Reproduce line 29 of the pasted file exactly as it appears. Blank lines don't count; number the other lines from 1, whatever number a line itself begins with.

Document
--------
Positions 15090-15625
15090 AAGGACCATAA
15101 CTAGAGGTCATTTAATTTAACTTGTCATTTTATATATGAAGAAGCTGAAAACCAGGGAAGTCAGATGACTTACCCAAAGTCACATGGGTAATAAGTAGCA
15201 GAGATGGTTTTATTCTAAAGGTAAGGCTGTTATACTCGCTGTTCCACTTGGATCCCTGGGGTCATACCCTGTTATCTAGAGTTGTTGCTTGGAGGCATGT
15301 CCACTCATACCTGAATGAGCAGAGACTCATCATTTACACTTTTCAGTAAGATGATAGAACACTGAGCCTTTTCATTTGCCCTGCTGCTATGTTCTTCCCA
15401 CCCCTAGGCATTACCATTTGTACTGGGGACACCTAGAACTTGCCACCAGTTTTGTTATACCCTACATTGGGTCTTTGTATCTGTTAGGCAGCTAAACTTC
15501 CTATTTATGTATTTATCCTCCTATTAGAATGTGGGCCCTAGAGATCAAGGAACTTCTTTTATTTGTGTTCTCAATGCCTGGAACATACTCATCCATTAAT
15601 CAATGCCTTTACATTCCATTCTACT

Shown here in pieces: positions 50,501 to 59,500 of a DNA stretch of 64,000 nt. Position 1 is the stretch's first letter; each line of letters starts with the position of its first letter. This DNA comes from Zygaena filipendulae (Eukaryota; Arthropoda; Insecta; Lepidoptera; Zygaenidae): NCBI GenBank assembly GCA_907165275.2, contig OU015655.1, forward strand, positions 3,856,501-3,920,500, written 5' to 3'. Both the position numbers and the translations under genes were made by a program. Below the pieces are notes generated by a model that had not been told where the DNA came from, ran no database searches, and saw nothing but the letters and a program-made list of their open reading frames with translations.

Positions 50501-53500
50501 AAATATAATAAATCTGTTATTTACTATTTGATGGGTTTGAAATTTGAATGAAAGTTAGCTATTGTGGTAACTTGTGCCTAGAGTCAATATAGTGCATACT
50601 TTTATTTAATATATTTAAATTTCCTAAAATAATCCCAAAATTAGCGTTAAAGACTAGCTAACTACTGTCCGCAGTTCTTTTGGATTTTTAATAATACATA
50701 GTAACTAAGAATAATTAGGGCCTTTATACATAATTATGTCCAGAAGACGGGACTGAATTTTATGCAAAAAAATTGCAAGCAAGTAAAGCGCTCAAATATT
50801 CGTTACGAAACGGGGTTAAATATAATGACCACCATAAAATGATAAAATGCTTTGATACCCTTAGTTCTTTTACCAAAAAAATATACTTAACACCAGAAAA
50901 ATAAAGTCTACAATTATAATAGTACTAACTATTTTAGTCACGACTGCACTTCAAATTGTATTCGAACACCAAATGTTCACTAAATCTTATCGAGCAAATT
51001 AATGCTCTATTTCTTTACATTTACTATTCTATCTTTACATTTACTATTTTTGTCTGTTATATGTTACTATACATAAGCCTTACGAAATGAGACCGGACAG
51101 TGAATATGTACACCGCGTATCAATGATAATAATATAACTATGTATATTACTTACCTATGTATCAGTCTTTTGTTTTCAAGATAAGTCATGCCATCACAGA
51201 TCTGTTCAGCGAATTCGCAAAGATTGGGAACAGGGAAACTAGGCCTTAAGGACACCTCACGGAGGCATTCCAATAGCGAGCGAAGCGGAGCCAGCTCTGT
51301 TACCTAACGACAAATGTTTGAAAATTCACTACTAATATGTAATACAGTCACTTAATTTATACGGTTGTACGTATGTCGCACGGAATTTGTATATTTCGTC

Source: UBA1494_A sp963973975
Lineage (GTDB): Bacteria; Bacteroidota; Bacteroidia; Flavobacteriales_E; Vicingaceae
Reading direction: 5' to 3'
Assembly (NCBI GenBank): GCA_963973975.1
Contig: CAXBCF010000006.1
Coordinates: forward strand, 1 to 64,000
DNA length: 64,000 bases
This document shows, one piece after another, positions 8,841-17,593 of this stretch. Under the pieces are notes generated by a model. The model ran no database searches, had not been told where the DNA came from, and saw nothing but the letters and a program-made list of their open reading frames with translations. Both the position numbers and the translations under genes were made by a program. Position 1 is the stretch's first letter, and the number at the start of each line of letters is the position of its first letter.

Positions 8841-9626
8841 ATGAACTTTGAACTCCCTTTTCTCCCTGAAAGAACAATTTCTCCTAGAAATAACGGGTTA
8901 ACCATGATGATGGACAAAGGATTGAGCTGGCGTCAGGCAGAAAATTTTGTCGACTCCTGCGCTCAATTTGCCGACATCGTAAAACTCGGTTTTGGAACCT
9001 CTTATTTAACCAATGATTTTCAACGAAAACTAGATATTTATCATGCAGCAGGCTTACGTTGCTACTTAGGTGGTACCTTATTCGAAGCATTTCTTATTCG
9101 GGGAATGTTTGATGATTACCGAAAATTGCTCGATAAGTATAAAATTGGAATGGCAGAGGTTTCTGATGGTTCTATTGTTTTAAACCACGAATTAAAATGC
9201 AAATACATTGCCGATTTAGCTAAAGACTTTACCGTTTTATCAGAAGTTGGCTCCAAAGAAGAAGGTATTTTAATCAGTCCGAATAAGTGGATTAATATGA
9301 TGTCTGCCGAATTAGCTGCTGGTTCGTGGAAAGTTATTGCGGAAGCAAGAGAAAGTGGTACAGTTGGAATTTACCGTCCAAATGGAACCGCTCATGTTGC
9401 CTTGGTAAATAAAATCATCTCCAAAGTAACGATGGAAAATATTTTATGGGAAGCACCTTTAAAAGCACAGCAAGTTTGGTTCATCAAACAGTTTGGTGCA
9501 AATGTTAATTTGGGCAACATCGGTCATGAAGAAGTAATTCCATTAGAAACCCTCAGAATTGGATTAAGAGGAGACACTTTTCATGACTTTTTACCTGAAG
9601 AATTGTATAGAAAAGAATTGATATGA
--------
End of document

8841 ATGAACTTTGAACTCCCTTTTCTCCCTGAAAGAACAATTTCTCCTAGAAATAACGGGTTA